In 2020, there were 30 named hurricanes and tropical storms – more than ever before – exhausting the official alphabetical list of hurricane names for just the second time. One hurricane alone – Hurricane Laura – caused $19 billion in damages.
Yet as hurricanes become more frequent and more severe, so too are weather-related events across the country. A powerful derecho – likened to an inland hurricane – hit the central US in 2020, causing $11 billion in damages and went on record as one of the costliest storms of the year. Flood events are accelerating, as are flood claims. More large rain events are causing flooding in areas traditionally considered non-flood-prone areas.
As more flooding occurs in unlikely locations, authorities are taking action. The Federal Emergency Management Agency (FEMA) has restructured the National Flood Insurance Program’s (NFIP) flood assessment model, Risk Rating 2.0. What’s different about the new flood plan is that for the first time, climate change is being factored into the agency’s assessment of flood risk.
The Changes in Detail
Beginning October 1, 2021, Phase I of the new Risk Rating 2.0 model took effect. According to FEMA, any new flood policies will be subject to the new rating methodology. The existing policyholders who are eligible for renewal may see an immediate decrease in premiums – an estimated 23% of policyholders.
Phase II of the program begins on April 1, 2022. At that point, all remaining policies renewing on or after that date will fall under the new rating model.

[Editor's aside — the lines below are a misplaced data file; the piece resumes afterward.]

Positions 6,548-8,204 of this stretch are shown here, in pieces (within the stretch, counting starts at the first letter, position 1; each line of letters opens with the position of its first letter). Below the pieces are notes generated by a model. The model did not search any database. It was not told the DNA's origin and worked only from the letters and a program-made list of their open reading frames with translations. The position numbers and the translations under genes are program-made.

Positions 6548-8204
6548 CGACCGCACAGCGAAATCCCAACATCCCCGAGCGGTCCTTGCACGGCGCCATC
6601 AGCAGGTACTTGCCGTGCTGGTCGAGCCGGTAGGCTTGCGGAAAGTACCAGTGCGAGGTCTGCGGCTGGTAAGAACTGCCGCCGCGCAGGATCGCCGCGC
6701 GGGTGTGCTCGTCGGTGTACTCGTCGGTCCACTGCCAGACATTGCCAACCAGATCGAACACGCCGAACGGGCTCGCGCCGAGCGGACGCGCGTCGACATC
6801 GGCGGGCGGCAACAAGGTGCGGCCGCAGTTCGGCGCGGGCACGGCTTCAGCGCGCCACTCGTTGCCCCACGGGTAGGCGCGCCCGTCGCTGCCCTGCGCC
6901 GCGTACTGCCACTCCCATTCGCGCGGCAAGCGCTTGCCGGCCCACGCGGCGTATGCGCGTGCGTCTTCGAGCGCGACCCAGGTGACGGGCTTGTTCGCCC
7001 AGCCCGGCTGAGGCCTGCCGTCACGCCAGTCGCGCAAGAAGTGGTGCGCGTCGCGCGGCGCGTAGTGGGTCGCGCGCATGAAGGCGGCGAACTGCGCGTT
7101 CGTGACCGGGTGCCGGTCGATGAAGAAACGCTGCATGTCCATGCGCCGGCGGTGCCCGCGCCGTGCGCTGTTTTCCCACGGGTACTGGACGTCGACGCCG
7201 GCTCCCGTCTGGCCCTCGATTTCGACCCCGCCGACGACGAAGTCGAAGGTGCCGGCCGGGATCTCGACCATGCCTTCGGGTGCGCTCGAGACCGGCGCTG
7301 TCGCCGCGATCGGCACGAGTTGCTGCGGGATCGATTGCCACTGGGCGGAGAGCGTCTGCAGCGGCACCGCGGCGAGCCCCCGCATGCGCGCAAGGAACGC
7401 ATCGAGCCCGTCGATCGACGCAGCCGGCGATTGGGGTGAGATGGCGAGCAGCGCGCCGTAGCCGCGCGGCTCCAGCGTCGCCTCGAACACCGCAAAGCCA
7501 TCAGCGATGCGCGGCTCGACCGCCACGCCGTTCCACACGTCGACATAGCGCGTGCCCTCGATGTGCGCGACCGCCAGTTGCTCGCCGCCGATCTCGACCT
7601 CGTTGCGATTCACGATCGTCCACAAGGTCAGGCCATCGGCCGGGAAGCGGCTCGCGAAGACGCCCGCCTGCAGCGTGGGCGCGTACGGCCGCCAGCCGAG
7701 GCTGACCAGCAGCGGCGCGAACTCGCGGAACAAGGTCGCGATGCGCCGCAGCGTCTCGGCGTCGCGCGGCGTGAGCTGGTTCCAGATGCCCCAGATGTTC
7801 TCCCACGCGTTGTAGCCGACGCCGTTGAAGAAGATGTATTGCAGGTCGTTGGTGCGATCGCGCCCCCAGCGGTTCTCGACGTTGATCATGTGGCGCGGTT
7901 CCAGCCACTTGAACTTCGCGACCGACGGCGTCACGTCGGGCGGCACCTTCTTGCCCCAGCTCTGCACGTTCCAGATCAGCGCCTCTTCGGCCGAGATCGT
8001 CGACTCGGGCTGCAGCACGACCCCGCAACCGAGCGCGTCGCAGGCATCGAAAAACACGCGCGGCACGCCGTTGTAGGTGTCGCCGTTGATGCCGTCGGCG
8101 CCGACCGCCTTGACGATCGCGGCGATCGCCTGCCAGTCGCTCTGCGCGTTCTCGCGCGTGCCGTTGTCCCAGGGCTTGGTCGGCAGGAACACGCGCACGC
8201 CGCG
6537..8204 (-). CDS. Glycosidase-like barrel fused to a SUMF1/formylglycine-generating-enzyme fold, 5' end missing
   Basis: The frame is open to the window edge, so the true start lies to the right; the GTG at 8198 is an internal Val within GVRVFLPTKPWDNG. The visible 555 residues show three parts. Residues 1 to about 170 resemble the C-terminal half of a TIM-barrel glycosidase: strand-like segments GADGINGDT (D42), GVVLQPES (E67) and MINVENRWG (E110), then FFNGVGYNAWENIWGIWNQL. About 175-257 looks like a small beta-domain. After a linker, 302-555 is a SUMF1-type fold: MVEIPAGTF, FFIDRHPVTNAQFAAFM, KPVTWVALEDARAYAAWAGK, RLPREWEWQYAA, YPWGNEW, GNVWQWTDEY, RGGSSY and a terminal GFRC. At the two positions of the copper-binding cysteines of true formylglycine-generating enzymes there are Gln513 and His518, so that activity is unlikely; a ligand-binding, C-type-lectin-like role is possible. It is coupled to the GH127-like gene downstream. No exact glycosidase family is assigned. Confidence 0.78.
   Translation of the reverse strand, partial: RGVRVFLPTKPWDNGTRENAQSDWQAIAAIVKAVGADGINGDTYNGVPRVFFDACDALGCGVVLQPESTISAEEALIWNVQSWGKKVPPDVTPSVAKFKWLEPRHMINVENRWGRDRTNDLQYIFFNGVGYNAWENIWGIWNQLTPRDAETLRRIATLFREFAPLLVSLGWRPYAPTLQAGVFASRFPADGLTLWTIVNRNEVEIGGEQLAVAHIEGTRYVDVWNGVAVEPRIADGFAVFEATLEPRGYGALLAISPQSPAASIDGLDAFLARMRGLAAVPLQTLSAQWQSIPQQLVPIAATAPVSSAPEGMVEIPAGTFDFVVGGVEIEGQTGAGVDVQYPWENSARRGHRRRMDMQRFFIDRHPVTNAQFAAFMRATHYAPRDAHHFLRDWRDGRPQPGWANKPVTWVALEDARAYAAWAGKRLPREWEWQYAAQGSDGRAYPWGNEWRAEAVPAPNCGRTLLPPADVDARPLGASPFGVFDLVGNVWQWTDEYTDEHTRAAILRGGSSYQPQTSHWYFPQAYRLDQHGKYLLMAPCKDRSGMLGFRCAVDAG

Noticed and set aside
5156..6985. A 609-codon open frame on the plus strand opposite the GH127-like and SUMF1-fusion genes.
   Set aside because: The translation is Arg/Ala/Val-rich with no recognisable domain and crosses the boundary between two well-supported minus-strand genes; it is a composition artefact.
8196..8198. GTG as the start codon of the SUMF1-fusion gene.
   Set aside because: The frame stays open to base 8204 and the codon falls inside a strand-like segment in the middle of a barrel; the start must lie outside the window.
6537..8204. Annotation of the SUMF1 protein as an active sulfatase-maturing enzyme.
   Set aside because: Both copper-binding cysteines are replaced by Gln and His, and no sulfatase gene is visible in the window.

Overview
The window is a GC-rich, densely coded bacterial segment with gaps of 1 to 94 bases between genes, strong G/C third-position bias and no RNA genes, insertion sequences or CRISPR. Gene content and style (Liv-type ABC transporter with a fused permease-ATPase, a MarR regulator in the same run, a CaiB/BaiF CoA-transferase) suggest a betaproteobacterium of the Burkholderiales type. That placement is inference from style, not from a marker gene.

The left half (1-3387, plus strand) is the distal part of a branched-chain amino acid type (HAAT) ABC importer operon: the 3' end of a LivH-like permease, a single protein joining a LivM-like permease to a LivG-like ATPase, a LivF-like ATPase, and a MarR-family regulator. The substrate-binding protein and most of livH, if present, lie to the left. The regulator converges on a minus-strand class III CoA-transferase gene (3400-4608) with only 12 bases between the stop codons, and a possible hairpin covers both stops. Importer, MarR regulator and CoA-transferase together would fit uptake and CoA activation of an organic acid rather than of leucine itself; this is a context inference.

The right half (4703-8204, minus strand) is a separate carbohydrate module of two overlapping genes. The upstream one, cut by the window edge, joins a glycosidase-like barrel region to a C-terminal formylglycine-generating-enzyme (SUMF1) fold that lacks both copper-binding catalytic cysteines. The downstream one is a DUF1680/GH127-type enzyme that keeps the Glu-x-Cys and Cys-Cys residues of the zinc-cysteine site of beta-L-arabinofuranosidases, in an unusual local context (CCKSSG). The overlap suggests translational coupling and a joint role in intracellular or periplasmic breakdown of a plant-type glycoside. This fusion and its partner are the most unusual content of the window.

However, the NFIP is keeping the flood insurance rating maps because the data from the maps determine which properties are mandated by mortgagees to purchase flood insurance. The maps are also used for FEMA’s floodplain management efforts.
The Impact on Consumers
The new rating model is designed to reflect the flood risk more accurately in historically low flood-prone areas. For 66% of current policyholders, premiums will increase and could continue to do so year over year.
Those most impacted by the changes will be consumers with properties located near a body of water. However, even inland properties could be subjected to higher rates. With homeowners’ policies excluding flood damage and without flood insurance, many homeowners could experience costly, devastating claims. And unfortunately, that could happen soon – an estimated 6 million more properties now find themselves exposed to flood threats.
Using new mapping technology, analysts can determine the flood risk of a specific property. As climate change impacts more people in wider swaths of the country, that kind of technology can help the NFIP more accurately assess the flood risks and put adequate pricing around flood insurance policies. As risks are more defined, homeowners can determine with more accuracy just how vulnerable their properties are — that is critical information.
Do you need flood protection? NFP can help you answer that question. Our property insurance experts can discuss your current conditions and determine where your property might fall under the new NFIP rating model. We are experienced in handling flood insurance and can advise on coverage points and what options are available to you.
Keeping Up With the Changes
As climate-related weather events increase in severity and frequency, homeowners are seeing flooding in places that may never have experienced such events. No matter where you live, there is a chance that you might have a flood event that could impact your property.
Let NFP help. Our experts can walk you through coverage and give you the information and support you need to protect your property and belongings. We can help you obtain the right amount of coverage to fully cover your property from flood risks.
For more information, please contact Brad Millican at firstname.lastname@example.org article